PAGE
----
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Missouri offense struggles, defense shines in Black & Gold Spring Game

The Tigers returned to Memorial Stadium for the first time in 2018 on Saturday for the annual Black & Gold Spring Game.

Mizzou Football is back. Well, kind of.

The Tigers took to Faurot Field in front of fans for the first time this year in the glorified scrimmage known as the Black & Gold Spring Game. Nothing about the contest was more striking than the huge patches of dirt and gravel sitting where the Memorial Stadium South End Zone used to be.

It was the first look at offensive coordinator Derek Dooley’s offense, though, along with Missouri’s youthful secondary. The results were a mixed bag, as expected.

The Tigers evenly mixed in run and pass plays with mostly short and intermediate routes, displaying a much more methodical and slower attack. They were also without projected No. 1 receiver Emanuel Hall, who hurt his shoulder on Thursday.

“It’s definitely a little more playing the momentum of the game,” Drew Lock said when asked about the pace. “Kinda settling down if we need to [and] attacking, but with a winning mindset.” He completed seven of 13 passes for 58 yards and a score in two series of play.

“I want him to play better than he did last year,” Barry Odom said of Lock. “Better doesn’t mean better stats. It means to play smarter football, to lead your team to wins, and for him to play at the highest level that he’s able to play.”

Lock shares his coach’s sentiment. “The last thing I’m worried about are stats this year,” he said. “If I throw 500 yards all season and three touchdowns and we win 10+ games, I’m gonna be the happiest man in the world.”

After two unproductive drives, Dooley opened things up on the third possession, running a looser offense that brought success. The offense engineered a 14-play, 88-yard drive that chewed up 7:48 of game clock.

It was highlighted by a Damarea Crockett stiff arm on a 10-yard run and a six-yard touchdown pass from Lock to Johnathon Johnson in the second quarter. That was it for Lock, as Jack Lowary and other backups took over. He looked strong, completing five of his first six passes and finding Harry Ballard III in the back of the end zone for a 29-yard touchdown.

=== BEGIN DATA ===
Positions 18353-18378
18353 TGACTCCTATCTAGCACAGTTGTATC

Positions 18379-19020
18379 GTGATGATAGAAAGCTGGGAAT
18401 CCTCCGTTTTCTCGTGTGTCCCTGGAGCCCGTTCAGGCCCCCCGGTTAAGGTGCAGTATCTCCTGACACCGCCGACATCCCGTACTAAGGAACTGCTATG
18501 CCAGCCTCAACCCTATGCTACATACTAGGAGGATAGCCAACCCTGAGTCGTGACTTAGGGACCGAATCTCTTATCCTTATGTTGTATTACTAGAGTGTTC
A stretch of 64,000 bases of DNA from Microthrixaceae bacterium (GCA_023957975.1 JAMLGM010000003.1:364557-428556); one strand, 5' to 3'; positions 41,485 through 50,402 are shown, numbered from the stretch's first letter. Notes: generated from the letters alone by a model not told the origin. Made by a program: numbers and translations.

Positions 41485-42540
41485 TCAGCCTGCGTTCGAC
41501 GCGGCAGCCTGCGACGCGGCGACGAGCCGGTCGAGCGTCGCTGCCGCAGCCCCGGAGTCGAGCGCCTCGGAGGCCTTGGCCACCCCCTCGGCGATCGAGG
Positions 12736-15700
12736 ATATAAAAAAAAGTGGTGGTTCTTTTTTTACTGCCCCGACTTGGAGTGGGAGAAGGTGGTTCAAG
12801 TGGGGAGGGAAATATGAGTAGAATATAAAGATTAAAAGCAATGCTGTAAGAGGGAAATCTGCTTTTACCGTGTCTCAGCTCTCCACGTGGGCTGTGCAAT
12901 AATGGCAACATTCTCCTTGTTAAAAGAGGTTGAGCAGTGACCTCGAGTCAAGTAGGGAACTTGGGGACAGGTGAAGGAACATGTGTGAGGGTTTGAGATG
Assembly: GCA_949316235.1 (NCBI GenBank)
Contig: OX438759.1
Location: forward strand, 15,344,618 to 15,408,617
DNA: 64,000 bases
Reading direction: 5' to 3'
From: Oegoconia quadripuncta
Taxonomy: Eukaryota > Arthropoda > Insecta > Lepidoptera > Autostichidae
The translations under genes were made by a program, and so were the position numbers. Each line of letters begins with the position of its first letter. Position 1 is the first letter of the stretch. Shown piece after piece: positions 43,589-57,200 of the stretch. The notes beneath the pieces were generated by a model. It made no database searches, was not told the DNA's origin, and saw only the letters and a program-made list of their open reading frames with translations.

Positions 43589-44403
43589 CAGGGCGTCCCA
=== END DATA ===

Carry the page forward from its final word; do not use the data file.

Lindsey Scott Jr., on the other hand, struggled. He threw four consecutive incompletions over two possessions, missing a couple open receivers due to inaccurate passes. Taylor Powell had better luck, as his first throw was an intermediate pass over the middle that Dominic Gicinto turned into a 65-yard touchdown with his legs.

“It speaks a lot for (Gicinto),” Lock said. “He comes in, obviously doesn’t know anyone on the team, picks up spring ball and does amazing. He’s a little guy, but he’s out here flying around making plays, which is huge.”

Scott’s trials carried over into the second half, and the secondary took advantage. He lofted a wobbly deep ball down the field that was easily picked off by Acy. Scott Jr. finished 1-for-8 and threw two picks. Powell wasn’t much better in the second half, going 3-for-14 after a decent start.

Micah Wilson played just one possession in the first half but returned in the third quarter. He finished with 46 yards on five completions while rushing six times for 16 yards.

The Lock-led drive that went 88 yards is probably what Dooley envisions for the offense in the long run, but it still faced some of its old issues. Missouri seemed reliant on big plays to get things going and had several quick three-and-outs.